It’s been a busy month at CRASH Towers, and the results of all the dashing about is reflected in these pages...


... not least being our extra special 16-page Oink! supplement in the centre. It’s the first time we’ve joined forces with a completely different sort of publication as a means of offering even more value to you, the CRASH reader.

Everyone knows there’s a game coming out soon (from CRL) based on the famous top-selling IPC ‘alternative’ comic, but perhaps not so many know how Oink! came about in the first place. So we thought rather than just do the usual preview we would go into more background detail about the product from which the game is licensed — and wrap that round the preview. You can find the Oink! Inside Story on page 76. And following on from that...


... comes our big feature on another licensed game, The Living Daylights, being programmed by Des Des for Domark. Once again, we thought, why stop at a preview? The new James Bond film opens in London a in few days (29 June), and to get everyone’s adrenalin running for new Bond Timothy Dalton’s athletic debut, we’ve parcelled up an article about the film’s special effects around the preview, plus some details about Bond’s latest Aston Martin super car. That starts on page 86.

I hope you find these expanded previews’ enjoyable, and that providing more general material that isn’t computer-specific in CRASH valuable. And certainly you can look out for more joint ventures with other publishers in the near future which will provide you with supplements like the Oink! Special in this issue, and increase the magazine’s...


talking of which, here’s another change in the CRASH Ratings system. Throughout this edition, you’ll notice that the Value For Money rating has vanished. This change hasn’t been undertaken lightly. For over six months the games software industry has been in turmoil over budget games. Moves began last year when pressure was brought to bear on the various charts to treat budget titles as a separate entity from full-price games. Since then budget titles have moved from being in a minority to taking some 60 percent of the market.

It has become increasingly difficult for magazines like CRASH to divorce the concept of price from our reviewing systems — game cost is, after all, a vital consideration to the purchaser. However it doesn’t make, or shouldn’t make, any difference to other aspects of a game in review. And yet it has become clear that it does sometimes reflect in the ratings. It’s all too easy to say to yourself, ‘these aren’t such bad graphics, but at £1.99 they’re worth as much, if not more, than the much better graphics in that £7.99 game over there.’

We’ve had two or three interesting instances in the last two issues where CRASH reviewers have assumed a game is a budget title (they don’t always know the stated price) and looked at all the ratings in that light, and it has happened in reverse when a budget game was thought to have been full price.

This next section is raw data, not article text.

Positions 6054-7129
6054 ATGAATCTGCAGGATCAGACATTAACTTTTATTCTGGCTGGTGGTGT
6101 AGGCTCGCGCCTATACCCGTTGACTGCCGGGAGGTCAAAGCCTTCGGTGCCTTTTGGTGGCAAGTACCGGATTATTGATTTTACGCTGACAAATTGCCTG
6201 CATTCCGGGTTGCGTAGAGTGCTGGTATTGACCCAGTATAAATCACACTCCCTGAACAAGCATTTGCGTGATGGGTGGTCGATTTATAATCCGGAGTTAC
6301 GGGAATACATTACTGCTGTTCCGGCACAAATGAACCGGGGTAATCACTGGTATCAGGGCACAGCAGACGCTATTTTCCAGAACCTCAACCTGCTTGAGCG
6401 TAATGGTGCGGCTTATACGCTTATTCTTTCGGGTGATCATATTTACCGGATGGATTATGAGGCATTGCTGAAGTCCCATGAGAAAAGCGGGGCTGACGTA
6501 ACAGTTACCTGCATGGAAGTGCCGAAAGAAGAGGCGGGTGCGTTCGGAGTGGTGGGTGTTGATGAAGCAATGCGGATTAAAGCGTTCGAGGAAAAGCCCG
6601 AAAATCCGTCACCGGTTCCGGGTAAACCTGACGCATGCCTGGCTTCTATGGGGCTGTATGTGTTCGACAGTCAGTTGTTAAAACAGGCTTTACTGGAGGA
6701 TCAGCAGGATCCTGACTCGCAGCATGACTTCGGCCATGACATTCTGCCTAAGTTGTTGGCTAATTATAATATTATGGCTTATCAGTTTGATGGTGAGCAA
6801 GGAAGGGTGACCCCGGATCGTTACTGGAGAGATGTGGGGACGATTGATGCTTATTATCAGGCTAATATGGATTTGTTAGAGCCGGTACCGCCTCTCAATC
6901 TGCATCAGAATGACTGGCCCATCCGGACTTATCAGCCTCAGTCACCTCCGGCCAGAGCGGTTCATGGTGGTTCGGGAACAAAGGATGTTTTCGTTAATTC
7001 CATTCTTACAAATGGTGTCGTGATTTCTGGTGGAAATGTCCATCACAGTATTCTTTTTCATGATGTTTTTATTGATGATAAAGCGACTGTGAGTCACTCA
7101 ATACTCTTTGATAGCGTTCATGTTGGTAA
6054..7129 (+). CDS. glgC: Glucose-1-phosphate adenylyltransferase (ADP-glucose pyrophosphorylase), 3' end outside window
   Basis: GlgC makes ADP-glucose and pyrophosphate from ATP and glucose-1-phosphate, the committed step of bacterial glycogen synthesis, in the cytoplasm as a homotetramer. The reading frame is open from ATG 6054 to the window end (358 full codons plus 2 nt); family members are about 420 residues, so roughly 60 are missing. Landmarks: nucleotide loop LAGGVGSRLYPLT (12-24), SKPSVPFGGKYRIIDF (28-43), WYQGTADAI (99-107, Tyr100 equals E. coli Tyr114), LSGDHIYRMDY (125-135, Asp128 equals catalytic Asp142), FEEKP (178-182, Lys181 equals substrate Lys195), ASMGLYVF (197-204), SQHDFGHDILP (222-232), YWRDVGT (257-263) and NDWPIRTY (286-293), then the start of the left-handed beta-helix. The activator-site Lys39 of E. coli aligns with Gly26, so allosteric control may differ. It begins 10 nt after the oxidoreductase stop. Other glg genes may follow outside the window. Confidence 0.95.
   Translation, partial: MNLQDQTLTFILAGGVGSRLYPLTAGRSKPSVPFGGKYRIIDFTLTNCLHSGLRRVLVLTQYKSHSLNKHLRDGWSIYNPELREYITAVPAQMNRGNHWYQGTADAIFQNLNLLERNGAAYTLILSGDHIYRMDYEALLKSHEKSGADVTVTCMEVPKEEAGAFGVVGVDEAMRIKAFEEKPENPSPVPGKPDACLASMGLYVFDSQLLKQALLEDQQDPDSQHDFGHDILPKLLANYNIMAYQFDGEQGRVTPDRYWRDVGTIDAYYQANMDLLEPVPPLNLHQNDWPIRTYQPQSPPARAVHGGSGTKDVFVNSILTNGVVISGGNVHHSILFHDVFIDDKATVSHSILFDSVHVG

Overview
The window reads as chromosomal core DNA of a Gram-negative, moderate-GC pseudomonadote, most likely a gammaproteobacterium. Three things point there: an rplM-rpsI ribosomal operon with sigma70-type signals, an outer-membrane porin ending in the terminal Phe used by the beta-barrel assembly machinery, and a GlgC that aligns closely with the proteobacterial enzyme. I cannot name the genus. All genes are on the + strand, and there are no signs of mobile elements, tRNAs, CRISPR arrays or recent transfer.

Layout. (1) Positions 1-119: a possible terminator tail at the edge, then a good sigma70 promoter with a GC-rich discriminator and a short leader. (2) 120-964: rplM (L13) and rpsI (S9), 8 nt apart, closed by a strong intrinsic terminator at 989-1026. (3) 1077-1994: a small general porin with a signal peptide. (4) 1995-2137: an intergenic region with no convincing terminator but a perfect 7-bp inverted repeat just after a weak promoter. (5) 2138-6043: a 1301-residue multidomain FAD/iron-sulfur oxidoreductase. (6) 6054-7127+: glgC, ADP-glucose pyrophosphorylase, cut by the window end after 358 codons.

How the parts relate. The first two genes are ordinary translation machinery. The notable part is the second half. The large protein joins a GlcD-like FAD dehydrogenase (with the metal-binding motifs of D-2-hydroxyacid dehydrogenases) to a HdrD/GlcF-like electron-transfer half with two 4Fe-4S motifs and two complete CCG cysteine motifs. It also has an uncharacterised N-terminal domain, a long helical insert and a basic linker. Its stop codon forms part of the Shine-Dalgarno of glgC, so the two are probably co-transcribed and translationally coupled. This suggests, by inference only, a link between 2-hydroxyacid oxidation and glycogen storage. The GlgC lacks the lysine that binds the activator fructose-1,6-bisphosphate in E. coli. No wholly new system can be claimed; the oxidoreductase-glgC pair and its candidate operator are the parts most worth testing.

We think that a game should be reviewed on its own merits — a good budget game is still a good game, not a marvellous one, and an average full-price game is still average, not awful. There are the reviews for you to read and digest, the price is at the top of the reviews, we think it’s up to you to make up your own minds as to the value they offer for the money. What do you think?

And on the score of CRASH reviewers...


Richard Eddy and Ben Stone have been a bit absent this month, the reason being that they were both packed off to London to attend a four-week course on journalism (a sort of advanced keh-ah-teh spells ‘cat’ thing). Bit of a pain really, as it left us very light-handed. But some Ludlow locals came to the rescue, and there are two new names and one very familiar one attached to many of the reviews.

New first: Nick Roberts lives in Ludlow and attends the local school. He’s been a CRASH reader since the year dot, so there’s a wealth of gaming experience behind his comments. Mark Rothwell has just moved to Ludlow (he’s a friend of Jonathan Rignall who works in our film planning department, and of the infamous ZZAP! person Julian Rignall). An ex-Spectrum games player turned Atari owner, Mark has found the return to Z80 programs a fascinating one, and he has certainly brought some refreshing insights to his reviews.

Last, but not least, the third name is that of Robin Candy, notorious for running the CRASH Playing Tips section for well over a year. Robin’s now at Ludlow Sixth Form College studying how to make money. He’s also a member of a band with the unpretentious name of Ad Lib To Fade — they’re also unpretentiously short of loot for new equipment and Robin was elected to raid the Newsfield coffers in return for some review comments. C’est la guerre.

And finally...


...if you’re wondering why CRASH is featuring a games console in its pages — well read the article and reviews on pages 102 and 103. No doubt Lloyd will be interested to hear everyone’s views on the subject. Is a games console a replacement for your Spectrum, or an exciting and complementary addition?